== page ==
Lee finds himself in Santa Barbara quite a bit and is friendly with John Wagner, who owns Peake Ranch, John Sebastiano Vineyard, part of Sierra Madre Vineyard, and, from what I’ve heard, the former Ken Volk facility in the Santa Maria Valley. Using pinot noir sourced primarily from Wagner’s vineyards, Lee hatched an affordable brand called Babs, which is offering one of the more stellar bang-for-buck sips on the market today. 

After being impressed with the 2019 — in part because my late grandmother’s name was Barbara, a k a Babs — I recently reviewed the 2020 and found it even more compelling. It’s a rich pinot noir, much like the Siduris tended to be under Lee’s watch, and very satisfying, especially when some shops will sell it for less than $20.

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Where I’m Eating & Drinking

Credit: Matt Kettmann

For the first time since we started these newsletters three-plus months ago, I skipped writing one last week, because I returned from four days on the Green River in Colorado and Utah after the Wednesday deadline. Though I’d whitewater rafted before, it was my first time sleeping alongside the river, which we did for three nights. The $999 cost — which was actually a fundraiser for the outdoor industry lobbying nonprofit America Outdoors since OARS donated the trip — covered all of our meals, and they turned out to be top-notch. Most importantly, I learned a new way to roll up a tortilla into a hearty cone for holding salads, diced meats, and everything else. 

Upon returning to town, I took my family up to Los Olivos on Saturday, staying in a cabin that the Fess Parker family owns. (I moderated a panel for them years ago, and they offered me a couple nights there as payment.) On the way up, we stopped for our first time ever at Hook’d, the lakeside restaurant at Cachuma. Though simple as you’d expect, the menu shows some creative flair, in part via copious usage of house-made peppercorn aioli, and also offers a nice lineup of cocktails, beer, and wine. I tried the tequila sunrise, then opted for some rosé of syrah by Le Pecheur, made by “Crabby” Steve Escobar. The food took about 40 minutes to come out — blame phone orders, I was told — and there was a fairly persistent buzz of yellowjackets, but it was still an ideal family dining experience. We’ll be back.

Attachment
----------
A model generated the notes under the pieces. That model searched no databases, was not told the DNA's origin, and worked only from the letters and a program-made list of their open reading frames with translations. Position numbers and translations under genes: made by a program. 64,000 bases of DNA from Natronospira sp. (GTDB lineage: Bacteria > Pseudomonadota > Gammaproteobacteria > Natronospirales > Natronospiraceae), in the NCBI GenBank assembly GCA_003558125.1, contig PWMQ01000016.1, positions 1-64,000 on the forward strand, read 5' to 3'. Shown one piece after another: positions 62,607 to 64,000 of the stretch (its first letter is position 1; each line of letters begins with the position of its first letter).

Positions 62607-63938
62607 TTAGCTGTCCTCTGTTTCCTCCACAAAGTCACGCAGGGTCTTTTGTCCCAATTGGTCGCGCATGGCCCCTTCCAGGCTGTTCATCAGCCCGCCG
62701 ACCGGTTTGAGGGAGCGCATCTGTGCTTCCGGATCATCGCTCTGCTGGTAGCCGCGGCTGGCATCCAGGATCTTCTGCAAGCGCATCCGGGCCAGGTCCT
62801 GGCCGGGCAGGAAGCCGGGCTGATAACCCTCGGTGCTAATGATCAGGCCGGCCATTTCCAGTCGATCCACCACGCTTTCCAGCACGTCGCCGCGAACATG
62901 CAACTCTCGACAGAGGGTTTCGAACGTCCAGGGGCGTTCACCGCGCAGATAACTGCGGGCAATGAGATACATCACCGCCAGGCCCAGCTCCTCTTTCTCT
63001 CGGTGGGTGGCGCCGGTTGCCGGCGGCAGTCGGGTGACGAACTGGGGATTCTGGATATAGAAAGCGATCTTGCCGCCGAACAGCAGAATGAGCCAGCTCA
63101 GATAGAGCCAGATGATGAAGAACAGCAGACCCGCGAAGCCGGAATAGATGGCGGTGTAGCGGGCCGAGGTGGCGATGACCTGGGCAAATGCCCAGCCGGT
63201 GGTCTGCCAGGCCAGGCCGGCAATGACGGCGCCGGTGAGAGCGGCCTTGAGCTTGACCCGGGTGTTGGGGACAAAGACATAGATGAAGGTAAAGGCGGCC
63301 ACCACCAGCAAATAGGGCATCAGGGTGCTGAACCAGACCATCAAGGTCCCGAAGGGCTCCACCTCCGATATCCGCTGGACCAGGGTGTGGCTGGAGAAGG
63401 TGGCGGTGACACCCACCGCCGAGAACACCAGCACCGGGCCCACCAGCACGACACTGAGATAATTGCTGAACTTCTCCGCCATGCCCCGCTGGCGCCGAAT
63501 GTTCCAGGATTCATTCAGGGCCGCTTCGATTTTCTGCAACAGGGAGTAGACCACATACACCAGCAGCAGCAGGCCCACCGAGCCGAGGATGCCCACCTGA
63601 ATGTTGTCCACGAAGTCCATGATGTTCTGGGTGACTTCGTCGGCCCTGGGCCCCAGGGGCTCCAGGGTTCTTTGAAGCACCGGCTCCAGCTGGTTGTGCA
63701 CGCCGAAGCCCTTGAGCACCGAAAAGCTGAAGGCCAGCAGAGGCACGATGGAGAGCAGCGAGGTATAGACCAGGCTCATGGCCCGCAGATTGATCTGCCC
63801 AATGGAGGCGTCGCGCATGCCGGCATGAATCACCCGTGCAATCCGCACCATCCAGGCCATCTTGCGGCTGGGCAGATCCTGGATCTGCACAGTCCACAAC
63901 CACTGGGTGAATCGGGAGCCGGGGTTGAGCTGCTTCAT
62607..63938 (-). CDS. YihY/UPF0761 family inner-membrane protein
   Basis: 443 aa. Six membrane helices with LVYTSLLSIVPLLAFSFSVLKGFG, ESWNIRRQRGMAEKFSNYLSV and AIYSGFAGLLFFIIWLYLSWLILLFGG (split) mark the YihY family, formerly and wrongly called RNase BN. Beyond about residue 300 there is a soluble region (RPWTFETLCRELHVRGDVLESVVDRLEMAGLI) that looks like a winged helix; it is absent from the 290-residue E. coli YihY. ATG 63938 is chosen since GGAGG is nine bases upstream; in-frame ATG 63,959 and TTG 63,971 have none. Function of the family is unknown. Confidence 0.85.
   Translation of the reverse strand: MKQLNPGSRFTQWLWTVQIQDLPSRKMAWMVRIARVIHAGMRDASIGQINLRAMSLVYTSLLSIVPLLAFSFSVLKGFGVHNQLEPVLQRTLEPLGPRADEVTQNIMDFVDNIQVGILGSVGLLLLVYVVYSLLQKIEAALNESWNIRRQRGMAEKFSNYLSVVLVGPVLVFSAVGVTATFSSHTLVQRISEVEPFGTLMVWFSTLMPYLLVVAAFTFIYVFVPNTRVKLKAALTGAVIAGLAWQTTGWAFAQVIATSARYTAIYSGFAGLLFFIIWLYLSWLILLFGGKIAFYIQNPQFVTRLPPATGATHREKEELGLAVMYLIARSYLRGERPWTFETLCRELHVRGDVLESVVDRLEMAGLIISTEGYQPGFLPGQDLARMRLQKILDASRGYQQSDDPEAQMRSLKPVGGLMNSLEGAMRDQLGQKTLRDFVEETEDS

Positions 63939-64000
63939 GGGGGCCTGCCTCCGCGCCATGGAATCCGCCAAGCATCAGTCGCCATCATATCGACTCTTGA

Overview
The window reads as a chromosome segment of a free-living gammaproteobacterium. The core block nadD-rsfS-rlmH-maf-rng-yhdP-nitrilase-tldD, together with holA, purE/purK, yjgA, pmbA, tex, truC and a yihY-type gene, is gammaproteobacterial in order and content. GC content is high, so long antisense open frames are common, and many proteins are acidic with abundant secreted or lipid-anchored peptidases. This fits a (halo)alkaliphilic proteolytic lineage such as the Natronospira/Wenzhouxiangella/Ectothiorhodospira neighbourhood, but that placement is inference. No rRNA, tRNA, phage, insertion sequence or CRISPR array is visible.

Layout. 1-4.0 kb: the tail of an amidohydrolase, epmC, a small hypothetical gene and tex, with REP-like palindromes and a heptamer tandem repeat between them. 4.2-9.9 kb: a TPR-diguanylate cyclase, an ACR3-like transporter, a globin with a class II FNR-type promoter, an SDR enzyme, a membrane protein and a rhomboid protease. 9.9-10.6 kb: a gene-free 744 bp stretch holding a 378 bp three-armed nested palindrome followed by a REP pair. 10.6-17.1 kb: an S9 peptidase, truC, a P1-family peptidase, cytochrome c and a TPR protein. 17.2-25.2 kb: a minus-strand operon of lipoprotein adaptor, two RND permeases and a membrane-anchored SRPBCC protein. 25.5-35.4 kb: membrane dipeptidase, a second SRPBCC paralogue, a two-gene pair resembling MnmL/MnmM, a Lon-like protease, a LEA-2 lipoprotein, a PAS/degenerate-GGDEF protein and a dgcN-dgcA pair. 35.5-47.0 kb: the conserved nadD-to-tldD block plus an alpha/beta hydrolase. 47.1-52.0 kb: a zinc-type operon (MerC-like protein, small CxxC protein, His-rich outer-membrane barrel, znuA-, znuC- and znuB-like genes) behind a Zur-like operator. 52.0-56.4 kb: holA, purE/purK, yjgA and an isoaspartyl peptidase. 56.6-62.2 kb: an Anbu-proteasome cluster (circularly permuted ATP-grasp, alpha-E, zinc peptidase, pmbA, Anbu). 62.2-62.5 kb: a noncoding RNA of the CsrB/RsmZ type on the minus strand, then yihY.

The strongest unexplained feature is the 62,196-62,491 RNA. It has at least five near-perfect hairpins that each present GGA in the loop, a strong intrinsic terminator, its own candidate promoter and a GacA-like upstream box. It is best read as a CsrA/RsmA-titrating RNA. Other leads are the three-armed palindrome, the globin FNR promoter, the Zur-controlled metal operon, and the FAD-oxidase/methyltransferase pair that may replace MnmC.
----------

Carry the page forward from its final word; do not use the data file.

Credit: Matt Kettmann

That evening, I scored a last-second table for four at Bar Le Côte. Quite possibly one of the hottest restaurants in California at the moment, this is the recently opened Los Olivos “seafood tavern” brought to us by Daisy and Greg Ryan of Bell’s fame in Los Alamos. We started with oysters, then ran through the pillow-soft saffron buns, a nutty crushed almond and arugula salad with manchego, a spicy aguachile of tomato and lemon cucumber, dry-aged kampachi crudo, and plate of jamón ibérico. For my entree, I went with the little neck clams in a chunky chorizo broth. I’ll be going back in a week or so to get the full story and explore some more tastes for a forthcoming feature. 

On Sunday morning, I faced an expected conundrum: Where can one watch the 10 a.m. NFL games in the Santa Ynez Valley? The choices are extremely limited, but we found our way to 1525 Taps in Solvang. I stuck mostly to a Bloody Mary and micheladas, but my son’s breakfast plate and a friend’s breakfast burrito looked reliable for a football Sunday’s base layer.

From Our Table

Credit: Matt Kettmann
  • Speaking of what I’ve been eating, I have to add two burritos to the list: the Runaway Burrito at Los Arroyos and the Creekside Burrito at the Creekside. Those were my assignments for our inaugural Burrito Week issue, which came out on Thursday. Read on about the 17 different burritos that you can buy for $7 until September 29.
  • From our contributor George Yatchisin, who is my longtime colleague and onetime UCSB professor of nonfiction writing for magazines, we learn about what brought The Good Plow into existence down in Carpinteria. Seems like we should all take a trip down that way soon.